“Being on the ground tells you one story, but seeing things from the air can tell you another one. Satellite images help give us a big picture look at the areas we look in. This is crucial because it allows us to see trends in agriculture or grazing and identify areas that are most vulnerable to expansion,” Salaman explained. “That way we get there before the destruction happens.”
Want to learn more? Watch this video:

Colombia’s Parrot Protectors

Yellow-eared Parrot
Artificial nests
Yellow-eared Parrot

Growing up twenty-five years ago on her family’s farm deep in Colombia’s Andean highlands, Alba Lucia Morales was often tasked with keeping hungry parrot flocks away from her father’s corn crop. Although the large flocks of Yellow-eared Parrots, which descended like green clouds, could devour his harvest if left undisturbed, Alba’s father, unlike other farmers, did not kill them. Instead, he took his daughter to the fields and taught her to build scarecrows and plastic snares that snapped in the wind to keep the birds away.

Though she still lives in the mountains of Colombia’s Antioquia Department, much has changed since Alba’s scarecrow-building days. She is now a single mother raising two boys of her own, and of the many difficulties she faces, fending off groups of Yellow-eared Parrots  is not one. The large flocks of forty or more birds she often witnessed as a child have become memories.

Lacking a formal ecological training, the loss of the parrots was a mystery to Alba. Nevertheless, after spending so much time among the gregarious birds growing up she keenly felt their absence.

As it turned out, the disappearance had much to do with the rich growing soils found in Colombia’s Central Andes. Farmers and herders, enticed by these productive soils, cleared ninety-five percent of the original forest in this part of the country. With the forest gone – especially the towering wax palm upon which the Yellow-eared Parrot depends for nesting sites and food – its population went into what looked like a terminal spin. During a 1999 census, only eighty-one of this species, endemic to Colombia, were counted.

With the Yellow-eared Parrot teetering on the brink of extinction, our Colombian partner ProAves jumped into action and began a long-term project to save the species. With our support, ProAves was able to buy and save 7,448 acres of critical habitat as part of a fourteen-mile-long Yellow-eared Parrot Conservation Corridor. With the creation of a reserve and the installation of artificial nesting boxes (necessitated by the lack of mature wax palms) the Yellow-ear Parrot population rebounded. With current population tallies at approximately 1,500, the parrot’s comeback has become one of Latin America’s great conservation success stories.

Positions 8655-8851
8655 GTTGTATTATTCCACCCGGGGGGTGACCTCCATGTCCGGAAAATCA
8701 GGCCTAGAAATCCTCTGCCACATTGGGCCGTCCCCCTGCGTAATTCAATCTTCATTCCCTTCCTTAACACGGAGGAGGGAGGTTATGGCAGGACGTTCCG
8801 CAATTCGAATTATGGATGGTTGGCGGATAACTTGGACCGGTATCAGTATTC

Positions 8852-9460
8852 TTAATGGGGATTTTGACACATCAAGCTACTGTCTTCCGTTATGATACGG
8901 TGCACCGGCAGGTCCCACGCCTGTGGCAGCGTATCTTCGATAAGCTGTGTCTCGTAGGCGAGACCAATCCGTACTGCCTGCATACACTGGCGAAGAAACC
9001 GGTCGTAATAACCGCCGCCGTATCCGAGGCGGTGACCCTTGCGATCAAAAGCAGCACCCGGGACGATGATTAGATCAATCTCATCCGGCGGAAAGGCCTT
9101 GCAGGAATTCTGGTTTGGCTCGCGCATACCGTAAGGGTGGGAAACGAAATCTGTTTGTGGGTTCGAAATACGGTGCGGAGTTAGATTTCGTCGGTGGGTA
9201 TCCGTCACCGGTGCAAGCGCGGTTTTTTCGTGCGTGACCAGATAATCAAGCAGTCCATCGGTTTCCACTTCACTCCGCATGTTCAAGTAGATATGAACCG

Much of this success is due to the support of local people that participated in protecting the bird. Perhaps none more than Alba and her sons.

To support her two sons, Martín and Octavio, Alba works as an administrator on the El Imperio farm, which is adjacent to ProAve’s Yellow-eared Parrot Reserve, but nearly all her free time is dedicated to the parrots. She volunteers to lead tourists to the parrot’s nests, has worked on securing the reserve’s borders, and has taught herself much about the local flora and fauna, which she eagerly shares with visitors.

“Before the reserve was mainly visited by researchers, but Alba’s support has made it possible for tourists and a lot of non-academic visitors to see the parrot and support its conservation. In that way she has helped build a whole new group of supporters,” said Alejandro Grajales, a staff member on ProAves’ conservation team.

While Alba’s daily responsibilities at the reserve are important, her greatest contribution may wind up being her role in sparking interest and support for the Yellow-eared Parrot. Her gift of connecting people with the parrots is unmatched. After serving guests a hot cup of coffee or tea to fend off the mountain cold, she personally escorts many tourists to the nesting site, spilling information and enthusiasm along the way.

“For her there is nothing more satisfying than helping people see the parrots and leave with a smile on their faces,” Grajales noted.
Alba’s quest to protect the parrots is more than a personal mission. Her passion has inspired another generation of supporters – principally her sons – to continue the project. In educating her boys, she took her father’s message of respect for the parrots a step farther and has imparted them both with a love of nature and a sense of responsibility towards the surrounding landscape. These lessons have already produced results.

Like his mother, Martín, who is 15, spends his free-time guiding tourists and helping to protect the parrots. After several years of bird watching, Martín developed a strong interest in photography and now spends many of his evenings photographing the parrots.

Adopting the hobby was not easy. With the savings from several months of labor in hand, Martín, who works as a laborer at El Imperio , was forced last year to choose between his growing interest in photography and the practical necessities of farm life. Urged by others to buy a cow and calf, Martín declined and instead used the money to buy the digital camera he uses now.

Alba’s younger son, twelve-year-old Octavio, attends school in a nearby town during the week, but joins Martín on the weekends to explore the reserve and lead tourists. (Due to the costs involved, Alba was faced with the tough choice of choosing one son to attend school; she chose Octavio.) According to Grajales, the two boys, whom he describes as “emerging environmentalists,” are the best guides to visit the reserve with.

With the Yellow-eared Parrot population now rebounding, Alba is pleased with the results; but she hasn’t lessened her efforts. The parrots, which have yet to return in the numbers she saw as a child, remain an endangered species and agricultural expansion is a constant threat to unprotected parrot habitat. Meanwhile, starting with her two boys, Alba continues to build support for the parrots one visitor at a time.

View photos of the reserve and Alba’s family by clicking here.

To watch Alba and Martín tell their own story, please click on the video below.